I love the Dennis Eckersley story. Eckersley was a starting pitcher of some renown with the Cleveland Indians and Boston Red Sox, throwing a no-hitter in 1977 and winning 20 games — the dividing line between a good season and a terrific season — in 1978. He seemed on his way to greatness.

But, as often happens in stories like this one, Eckersley veered off the road. His 90-plus mile an hour fastball lost its pop and his win total started to slide, a decline made easier by an alcohol-abuse problem. By 1986, he was through as a Major League starting pitcher, with a total of 151 wins — a respectable, but not great, total. All in all, it seemed a disappointing end to his career, given the success he realized in the early stages.

I thought of Eckersley as I read this edition's cover story, which provides insight as to what the future might hold for land mobile radio dealers — in the voice of the dealers themselves — who also are facing crossroads.

Eckersley could have thrown in the towel, accepted his fate and faded from the scene. Instead he went to Oakland, where they had the seemingly insane notion of turning Eckersley into a closer. (For the non-baseball buffs among MRT's readership, a closer is charged with the critical task of making sure the other team doesn't eke out a win in the late innings of a game.)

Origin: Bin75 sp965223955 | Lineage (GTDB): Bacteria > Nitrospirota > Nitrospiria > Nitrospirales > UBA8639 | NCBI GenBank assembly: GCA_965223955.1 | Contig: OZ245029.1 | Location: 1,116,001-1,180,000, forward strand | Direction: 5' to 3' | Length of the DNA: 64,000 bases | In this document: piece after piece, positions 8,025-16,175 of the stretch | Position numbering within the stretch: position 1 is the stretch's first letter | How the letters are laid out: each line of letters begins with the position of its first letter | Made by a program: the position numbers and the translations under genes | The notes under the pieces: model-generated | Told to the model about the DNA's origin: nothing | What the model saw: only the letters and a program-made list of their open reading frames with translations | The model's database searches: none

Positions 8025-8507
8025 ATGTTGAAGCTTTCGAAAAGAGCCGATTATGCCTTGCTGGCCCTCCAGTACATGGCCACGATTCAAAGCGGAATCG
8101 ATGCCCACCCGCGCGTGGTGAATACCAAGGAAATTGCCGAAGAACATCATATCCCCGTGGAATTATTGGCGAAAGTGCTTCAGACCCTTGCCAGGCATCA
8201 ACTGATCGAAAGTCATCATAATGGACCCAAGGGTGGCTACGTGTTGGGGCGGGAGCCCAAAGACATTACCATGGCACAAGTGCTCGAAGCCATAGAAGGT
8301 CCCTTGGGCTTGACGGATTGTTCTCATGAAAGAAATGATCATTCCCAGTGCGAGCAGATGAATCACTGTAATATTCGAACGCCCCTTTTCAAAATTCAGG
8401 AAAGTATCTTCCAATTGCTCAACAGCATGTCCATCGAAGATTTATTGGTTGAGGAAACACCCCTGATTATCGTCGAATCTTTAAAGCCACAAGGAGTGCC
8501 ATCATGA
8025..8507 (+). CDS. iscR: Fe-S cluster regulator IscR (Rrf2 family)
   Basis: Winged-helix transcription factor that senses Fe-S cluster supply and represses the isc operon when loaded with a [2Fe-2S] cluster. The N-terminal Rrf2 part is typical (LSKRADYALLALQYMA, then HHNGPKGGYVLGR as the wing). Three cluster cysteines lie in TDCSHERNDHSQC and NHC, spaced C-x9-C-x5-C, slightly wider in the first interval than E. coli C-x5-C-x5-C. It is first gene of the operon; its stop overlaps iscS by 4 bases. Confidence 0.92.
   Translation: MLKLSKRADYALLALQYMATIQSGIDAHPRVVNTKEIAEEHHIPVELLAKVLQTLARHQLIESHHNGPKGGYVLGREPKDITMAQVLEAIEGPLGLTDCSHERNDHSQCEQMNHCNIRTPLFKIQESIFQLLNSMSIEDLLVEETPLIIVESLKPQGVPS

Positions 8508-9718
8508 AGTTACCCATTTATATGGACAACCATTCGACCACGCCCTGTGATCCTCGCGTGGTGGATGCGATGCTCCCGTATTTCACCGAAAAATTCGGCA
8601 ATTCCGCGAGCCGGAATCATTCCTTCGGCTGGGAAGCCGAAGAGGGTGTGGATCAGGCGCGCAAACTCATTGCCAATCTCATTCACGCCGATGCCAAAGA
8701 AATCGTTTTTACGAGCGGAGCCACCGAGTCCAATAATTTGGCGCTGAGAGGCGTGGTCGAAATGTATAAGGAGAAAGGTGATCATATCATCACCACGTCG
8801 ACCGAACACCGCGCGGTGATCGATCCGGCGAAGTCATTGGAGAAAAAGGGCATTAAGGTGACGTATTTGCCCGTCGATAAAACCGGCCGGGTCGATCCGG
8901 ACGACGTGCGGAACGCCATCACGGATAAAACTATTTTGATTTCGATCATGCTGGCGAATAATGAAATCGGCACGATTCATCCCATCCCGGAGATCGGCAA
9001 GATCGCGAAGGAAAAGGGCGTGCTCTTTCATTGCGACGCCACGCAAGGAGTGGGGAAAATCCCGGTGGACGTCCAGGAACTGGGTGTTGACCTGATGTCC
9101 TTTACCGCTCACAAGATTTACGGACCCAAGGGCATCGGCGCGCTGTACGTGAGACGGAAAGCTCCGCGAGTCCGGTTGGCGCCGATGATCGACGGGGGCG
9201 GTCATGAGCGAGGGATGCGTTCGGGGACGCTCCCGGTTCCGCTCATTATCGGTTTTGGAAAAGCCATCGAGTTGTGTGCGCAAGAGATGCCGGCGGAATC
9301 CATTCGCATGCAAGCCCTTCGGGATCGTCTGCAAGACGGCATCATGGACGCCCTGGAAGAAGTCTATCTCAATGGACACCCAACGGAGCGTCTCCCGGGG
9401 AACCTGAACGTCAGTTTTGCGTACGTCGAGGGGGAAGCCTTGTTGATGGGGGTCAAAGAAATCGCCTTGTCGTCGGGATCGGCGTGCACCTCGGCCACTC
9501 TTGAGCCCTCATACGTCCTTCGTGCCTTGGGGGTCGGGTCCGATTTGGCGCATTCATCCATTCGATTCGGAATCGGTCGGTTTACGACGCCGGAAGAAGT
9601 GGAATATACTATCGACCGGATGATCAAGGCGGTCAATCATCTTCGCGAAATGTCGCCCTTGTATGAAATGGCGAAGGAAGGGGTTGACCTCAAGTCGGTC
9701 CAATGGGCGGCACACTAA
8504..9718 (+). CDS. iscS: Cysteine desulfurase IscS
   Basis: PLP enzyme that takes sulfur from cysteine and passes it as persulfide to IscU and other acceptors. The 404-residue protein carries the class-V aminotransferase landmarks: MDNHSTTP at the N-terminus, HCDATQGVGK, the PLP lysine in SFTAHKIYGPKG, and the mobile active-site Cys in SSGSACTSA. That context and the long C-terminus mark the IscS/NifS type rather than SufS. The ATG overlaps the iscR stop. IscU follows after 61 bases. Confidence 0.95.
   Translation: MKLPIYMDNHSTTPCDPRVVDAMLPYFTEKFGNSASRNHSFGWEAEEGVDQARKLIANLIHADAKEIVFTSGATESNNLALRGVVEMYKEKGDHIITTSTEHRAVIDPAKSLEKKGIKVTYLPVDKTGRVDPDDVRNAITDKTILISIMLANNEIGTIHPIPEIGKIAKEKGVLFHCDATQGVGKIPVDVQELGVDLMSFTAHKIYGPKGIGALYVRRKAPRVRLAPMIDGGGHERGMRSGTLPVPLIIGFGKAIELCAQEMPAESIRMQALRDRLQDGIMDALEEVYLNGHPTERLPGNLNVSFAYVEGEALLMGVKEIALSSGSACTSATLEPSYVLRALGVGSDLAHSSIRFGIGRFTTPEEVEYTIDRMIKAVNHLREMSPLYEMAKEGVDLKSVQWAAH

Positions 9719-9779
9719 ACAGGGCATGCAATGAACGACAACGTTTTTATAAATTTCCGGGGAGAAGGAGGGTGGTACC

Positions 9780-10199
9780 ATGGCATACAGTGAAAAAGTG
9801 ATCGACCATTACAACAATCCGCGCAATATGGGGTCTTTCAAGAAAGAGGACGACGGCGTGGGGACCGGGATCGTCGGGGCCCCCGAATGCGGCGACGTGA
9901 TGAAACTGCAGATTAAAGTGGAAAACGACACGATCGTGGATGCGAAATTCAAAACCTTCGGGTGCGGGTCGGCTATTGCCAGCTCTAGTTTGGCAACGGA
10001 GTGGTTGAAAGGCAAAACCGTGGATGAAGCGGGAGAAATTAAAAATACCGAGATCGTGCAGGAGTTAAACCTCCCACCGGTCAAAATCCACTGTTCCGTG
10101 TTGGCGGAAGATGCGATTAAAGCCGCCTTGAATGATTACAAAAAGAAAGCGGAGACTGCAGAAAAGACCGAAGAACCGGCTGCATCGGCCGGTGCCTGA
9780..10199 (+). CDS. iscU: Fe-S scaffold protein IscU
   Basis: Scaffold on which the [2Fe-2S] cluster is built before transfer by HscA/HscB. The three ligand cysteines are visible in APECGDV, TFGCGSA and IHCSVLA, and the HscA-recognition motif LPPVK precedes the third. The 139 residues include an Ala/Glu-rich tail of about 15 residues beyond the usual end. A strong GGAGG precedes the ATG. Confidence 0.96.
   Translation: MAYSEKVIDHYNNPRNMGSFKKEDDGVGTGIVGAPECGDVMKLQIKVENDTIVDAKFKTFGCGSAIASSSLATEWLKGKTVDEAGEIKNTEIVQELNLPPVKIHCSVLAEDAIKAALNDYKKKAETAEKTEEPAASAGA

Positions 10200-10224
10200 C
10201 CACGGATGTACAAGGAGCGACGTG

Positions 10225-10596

It was an insane notion because Eckersley had lost much of his velocity — a blazing fastball generally is a prerequisite for being a closer — and had a few personal demons he was trying to jettison. The result of the experiment was almost equally insane: Eckersley only went on to become perhaps the best closer in baseball history to date and this month will be inducted into the National Baseball Hall of Fame in Cooperstown, N.Y.

Just as Eckersley reinvented himself, the land mobile radio dealers featured in this edition's cover story are adapting. While it would be easy for them to use the erosion of their core businesses as a convenient excuse to fold their tents, they instead are searching out and embracing new opportunities. Their stories are every bit as uplifting as Eckersley's. Here's hoping they find similar results.